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SYSTEMS-A WAY OF LOOKING AT THINGS 8 Systems Thinking and the 21st Century Until recently we usually assumed our world to be an infinitely robust and resilient, self-balancing and self- correcting ecosystem in which man could operate as a predator and exploiter without any concern for the long- term implications of his actions. According to one author, man once viewed himself like some cowboy wandering across a plain, taking all he wanted and discarding his rubbish as he went, but now he must think like an astronaut on a spaceship, with limited room fbr any more people and dwindling resources (everything must be recycled). Giscard dYEstaing, former president of France, stated that 'all modem curves lead to disaster'. Another author views modern man as a parasite fist destroying his host because his demands and population growth are running out of control. Much is being said about our living off the next generation, and on the 'environmental credit card: Technology has given us a power denied to all prwious generations. Materialism and modern-growth economics have given us the sanction, the motivation-yea the imperative, for transfbrming vast quantities of resources into wnsumables and thence into garbage (planned obsolescence, often of things we didn't need in the first place) thus causing huge problems and straining the ecological balance. Once our mother earth is dead, so are we. Hence we can no longer view the earth as a self- balancing purposive system but must now look upon it as a human activity, or purposeful system, in which man must play an active role maintaining or restoring balance. We must re-think the transformations we measure. When Dm came out we only measured the transformation from live insects to dead ones. No-one thought much abot modelling what efkct it might have on other species and how long before the problems might show up (lag- time). Do we 'just measure the transformation from soil and water to crops and money, or do we also measure and give equal importance to any transformation from good soil to degraded soil? We must ask how we might better monitor and intervene in systems in order to maintain stability, sustainability and equity-and still keep high productivity. If our past performance is anything to go by, trial and error has not proved very successful in ensuring things will work out satisfictorily in the long haul. Systems thinking is therefore now an essential discipline. Without concepts such as lag-time (as with the problem of soil degradation-it doesn't show up straight away) and measures of performance clearly in our mind, we are likely to continue to experiment with our social systems and ecosystems without systems-modelling of likely outcomes. For example the measures of performance of a fertiliser on irrigated cotton fhrms perhaps should include its performance in relation to algal blooms downstream. There is now no room left for mistakes. We are fast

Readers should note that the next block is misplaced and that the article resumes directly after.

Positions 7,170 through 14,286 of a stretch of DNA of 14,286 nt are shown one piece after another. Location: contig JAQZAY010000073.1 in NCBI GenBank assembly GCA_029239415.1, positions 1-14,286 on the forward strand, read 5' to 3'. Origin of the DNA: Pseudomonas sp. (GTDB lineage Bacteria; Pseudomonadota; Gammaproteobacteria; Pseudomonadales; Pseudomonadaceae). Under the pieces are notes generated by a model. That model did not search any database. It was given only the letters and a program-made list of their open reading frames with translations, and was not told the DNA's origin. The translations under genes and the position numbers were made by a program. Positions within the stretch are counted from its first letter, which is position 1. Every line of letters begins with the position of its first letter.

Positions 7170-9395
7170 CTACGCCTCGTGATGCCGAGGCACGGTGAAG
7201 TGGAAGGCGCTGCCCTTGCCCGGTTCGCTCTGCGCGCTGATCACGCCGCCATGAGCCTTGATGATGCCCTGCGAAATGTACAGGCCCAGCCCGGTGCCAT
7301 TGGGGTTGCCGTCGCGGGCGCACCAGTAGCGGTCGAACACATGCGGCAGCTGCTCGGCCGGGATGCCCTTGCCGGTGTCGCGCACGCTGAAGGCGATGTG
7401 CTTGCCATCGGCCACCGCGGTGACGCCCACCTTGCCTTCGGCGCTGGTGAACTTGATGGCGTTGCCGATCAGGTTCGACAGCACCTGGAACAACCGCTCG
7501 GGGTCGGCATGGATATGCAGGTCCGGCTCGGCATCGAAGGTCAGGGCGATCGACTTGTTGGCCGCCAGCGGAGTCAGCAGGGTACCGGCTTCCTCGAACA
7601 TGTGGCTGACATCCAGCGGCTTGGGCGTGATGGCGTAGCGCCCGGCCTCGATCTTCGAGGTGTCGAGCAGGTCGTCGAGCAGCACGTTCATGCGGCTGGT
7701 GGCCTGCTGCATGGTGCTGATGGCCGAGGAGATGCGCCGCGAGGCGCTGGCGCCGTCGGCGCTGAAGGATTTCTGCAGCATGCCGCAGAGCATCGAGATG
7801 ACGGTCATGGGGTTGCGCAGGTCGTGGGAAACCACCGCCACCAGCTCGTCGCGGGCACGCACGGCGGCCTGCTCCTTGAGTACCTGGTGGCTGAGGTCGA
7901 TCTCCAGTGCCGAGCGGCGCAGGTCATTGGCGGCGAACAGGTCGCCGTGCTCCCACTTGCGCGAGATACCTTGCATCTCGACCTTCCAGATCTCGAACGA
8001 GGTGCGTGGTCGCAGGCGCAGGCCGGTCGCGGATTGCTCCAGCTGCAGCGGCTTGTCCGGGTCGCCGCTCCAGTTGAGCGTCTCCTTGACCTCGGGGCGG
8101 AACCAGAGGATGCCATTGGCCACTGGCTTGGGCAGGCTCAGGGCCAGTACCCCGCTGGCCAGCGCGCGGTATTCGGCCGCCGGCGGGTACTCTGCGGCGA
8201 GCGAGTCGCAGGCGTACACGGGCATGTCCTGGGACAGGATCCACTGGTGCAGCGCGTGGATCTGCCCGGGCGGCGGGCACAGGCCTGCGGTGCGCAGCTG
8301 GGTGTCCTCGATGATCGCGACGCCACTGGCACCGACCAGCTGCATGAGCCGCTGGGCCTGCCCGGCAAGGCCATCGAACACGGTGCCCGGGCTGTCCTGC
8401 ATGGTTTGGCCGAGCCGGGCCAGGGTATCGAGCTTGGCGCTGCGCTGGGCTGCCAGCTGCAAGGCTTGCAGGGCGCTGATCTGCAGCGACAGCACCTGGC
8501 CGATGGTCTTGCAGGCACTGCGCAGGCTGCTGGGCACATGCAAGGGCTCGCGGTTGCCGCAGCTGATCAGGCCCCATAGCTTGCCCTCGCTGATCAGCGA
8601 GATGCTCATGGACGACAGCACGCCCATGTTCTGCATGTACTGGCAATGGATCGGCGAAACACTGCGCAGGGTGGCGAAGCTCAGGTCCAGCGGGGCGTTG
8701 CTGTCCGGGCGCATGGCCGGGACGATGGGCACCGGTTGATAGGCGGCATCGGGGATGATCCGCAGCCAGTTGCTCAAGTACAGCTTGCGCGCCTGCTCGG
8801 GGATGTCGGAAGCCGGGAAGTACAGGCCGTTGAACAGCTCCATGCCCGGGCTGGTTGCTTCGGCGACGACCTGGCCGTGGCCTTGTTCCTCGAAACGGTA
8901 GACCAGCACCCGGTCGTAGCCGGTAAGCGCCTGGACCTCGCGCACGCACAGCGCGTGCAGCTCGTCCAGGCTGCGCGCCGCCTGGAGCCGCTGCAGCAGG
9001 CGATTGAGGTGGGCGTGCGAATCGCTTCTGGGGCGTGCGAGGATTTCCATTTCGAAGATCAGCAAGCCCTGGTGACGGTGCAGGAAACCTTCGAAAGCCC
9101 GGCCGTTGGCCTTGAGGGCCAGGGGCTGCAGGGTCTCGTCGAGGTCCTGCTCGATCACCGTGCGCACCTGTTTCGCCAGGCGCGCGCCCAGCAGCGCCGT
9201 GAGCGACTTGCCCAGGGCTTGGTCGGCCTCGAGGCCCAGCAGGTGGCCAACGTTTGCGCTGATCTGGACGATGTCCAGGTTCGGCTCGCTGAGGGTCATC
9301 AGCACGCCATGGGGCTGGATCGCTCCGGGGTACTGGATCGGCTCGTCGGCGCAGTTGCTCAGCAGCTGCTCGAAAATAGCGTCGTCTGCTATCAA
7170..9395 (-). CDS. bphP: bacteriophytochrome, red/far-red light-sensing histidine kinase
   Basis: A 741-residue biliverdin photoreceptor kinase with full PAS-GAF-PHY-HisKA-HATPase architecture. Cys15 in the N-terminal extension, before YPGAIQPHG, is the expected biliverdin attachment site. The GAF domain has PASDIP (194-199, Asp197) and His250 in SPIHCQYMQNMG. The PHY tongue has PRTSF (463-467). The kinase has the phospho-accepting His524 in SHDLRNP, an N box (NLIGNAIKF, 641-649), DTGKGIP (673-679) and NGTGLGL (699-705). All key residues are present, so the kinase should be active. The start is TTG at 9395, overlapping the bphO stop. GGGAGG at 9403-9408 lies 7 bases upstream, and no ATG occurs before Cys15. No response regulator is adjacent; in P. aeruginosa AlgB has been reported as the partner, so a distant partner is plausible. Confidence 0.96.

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This note was uploaded on 10/25/2011 for the course POLS POLS 333 taught by Professor Evans during the Winter '11 term at Cal Poly.

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